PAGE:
spread in sheets


Senior Member

In the early Middle Ages, Europe imported an industrial process from China, which turned almost any kind of fibrous material into pulp that was then spread in sheets. This was known as cloth parchment.

(This reading comprehension comes from TOEFL Practice Online about Movable Type.)

1. Does "spread" mean "be put onto a surface", as in "to spread butter on pieces of toast"?
2. What does "in sheets" mean?

Thanks in advance!
  • Packard

    Senior Member
    USA, English
    They took the pulp (slurry of water and fiberous materials) and poured it out over a large flat surface and allowed it to dry. That dried slurry became "parchment". It is not very different from how paper is produced today. Only that the fibers today are primarily wood products and not cloth or bits of leather.

    In the image below the paper maker has created a slurry of fiberous material (in the wooden barrel). He then dips a frame with a fine mesh screen into the slurry and lifts it out with the slurry in it. That is the equivalent to the "sheet". He allows the water to drain and then leaves it in the sun to dry. The dried sheet is an example of handmade paper. This is very similar to what is being described in your quote.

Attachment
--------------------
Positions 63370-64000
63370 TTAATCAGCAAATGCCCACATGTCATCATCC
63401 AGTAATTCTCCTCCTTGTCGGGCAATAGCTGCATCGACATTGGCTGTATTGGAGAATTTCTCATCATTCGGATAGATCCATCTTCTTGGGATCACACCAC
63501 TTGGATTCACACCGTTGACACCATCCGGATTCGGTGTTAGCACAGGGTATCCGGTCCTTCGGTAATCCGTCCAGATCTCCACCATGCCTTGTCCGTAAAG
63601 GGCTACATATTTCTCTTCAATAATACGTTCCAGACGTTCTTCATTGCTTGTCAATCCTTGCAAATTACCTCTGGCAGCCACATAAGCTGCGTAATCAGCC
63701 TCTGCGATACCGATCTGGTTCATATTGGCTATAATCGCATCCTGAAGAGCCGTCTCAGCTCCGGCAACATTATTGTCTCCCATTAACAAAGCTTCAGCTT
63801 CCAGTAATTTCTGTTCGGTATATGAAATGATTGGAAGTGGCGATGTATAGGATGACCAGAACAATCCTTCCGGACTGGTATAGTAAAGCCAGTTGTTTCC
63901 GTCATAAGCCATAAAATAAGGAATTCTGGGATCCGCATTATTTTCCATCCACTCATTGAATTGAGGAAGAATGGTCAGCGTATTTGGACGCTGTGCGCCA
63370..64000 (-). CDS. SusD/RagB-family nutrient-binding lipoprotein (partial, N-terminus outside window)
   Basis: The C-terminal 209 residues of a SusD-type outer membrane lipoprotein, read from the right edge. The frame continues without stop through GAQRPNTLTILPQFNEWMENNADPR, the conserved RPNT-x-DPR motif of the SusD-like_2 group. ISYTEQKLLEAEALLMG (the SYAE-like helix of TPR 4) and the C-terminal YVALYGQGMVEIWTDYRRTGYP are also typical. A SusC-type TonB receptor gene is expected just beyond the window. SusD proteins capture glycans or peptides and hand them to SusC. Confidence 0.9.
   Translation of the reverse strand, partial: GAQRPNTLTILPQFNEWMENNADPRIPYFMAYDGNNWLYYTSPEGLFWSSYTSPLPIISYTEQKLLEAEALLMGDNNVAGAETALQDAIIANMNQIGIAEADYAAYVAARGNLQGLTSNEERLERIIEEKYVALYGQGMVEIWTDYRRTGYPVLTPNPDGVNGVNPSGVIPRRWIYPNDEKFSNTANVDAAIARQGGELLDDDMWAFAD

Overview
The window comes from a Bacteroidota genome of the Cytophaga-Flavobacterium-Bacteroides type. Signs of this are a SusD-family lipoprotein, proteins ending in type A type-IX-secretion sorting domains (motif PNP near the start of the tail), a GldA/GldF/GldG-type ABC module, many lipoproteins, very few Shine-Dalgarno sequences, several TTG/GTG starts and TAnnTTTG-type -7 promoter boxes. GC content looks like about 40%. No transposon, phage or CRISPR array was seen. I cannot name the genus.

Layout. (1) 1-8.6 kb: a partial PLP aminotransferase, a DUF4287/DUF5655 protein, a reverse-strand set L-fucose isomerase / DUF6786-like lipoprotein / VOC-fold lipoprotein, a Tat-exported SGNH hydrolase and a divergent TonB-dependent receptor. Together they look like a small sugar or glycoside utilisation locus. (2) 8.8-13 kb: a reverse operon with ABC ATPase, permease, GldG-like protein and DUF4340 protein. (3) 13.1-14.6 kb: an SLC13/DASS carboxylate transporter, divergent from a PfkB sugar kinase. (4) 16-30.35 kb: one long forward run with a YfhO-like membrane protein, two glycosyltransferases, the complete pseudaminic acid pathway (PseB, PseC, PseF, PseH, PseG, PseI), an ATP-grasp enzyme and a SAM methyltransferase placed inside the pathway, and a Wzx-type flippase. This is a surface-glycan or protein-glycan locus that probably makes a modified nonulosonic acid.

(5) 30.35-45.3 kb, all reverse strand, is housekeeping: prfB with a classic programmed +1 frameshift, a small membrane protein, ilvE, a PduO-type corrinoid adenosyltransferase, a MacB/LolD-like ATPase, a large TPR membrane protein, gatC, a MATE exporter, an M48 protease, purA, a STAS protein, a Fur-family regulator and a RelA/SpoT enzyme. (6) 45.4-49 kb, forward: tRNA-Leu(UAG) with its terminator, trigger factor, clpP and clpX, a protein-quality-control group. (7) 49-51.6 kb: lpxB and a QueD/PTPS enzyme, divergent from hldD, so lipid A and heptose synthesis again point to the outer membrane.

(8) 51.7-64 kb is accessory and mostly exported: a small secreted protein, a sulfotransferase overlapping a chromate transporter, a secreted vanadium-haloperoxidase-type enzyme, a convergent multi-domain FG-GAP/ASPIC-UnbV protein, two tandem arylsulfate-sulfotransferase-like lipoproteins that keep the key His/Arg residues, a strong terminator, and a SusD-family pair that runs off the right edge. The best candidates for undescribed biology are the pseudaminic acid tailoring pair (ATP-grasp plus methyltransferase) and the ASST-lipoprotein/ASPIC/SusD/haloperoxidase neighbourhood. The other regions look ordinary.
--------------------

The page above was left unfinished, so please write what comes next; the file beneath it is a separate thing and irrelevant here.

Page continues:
Senior Member
    USA, English
    No. A sheet is like a bed sheet or a sheet of paper. It is very thin and flat and. We have "sheet metal", "cotton sheets", "paper sheets", "cardboard sheets", etc.

    From Collins Dictionary:



    Senior Member
    English - U.S.
    The wet pulp was spread into the shape of rectangles. When it dried, the dried pieces could be described as sheets. They weren't sheets until the water left.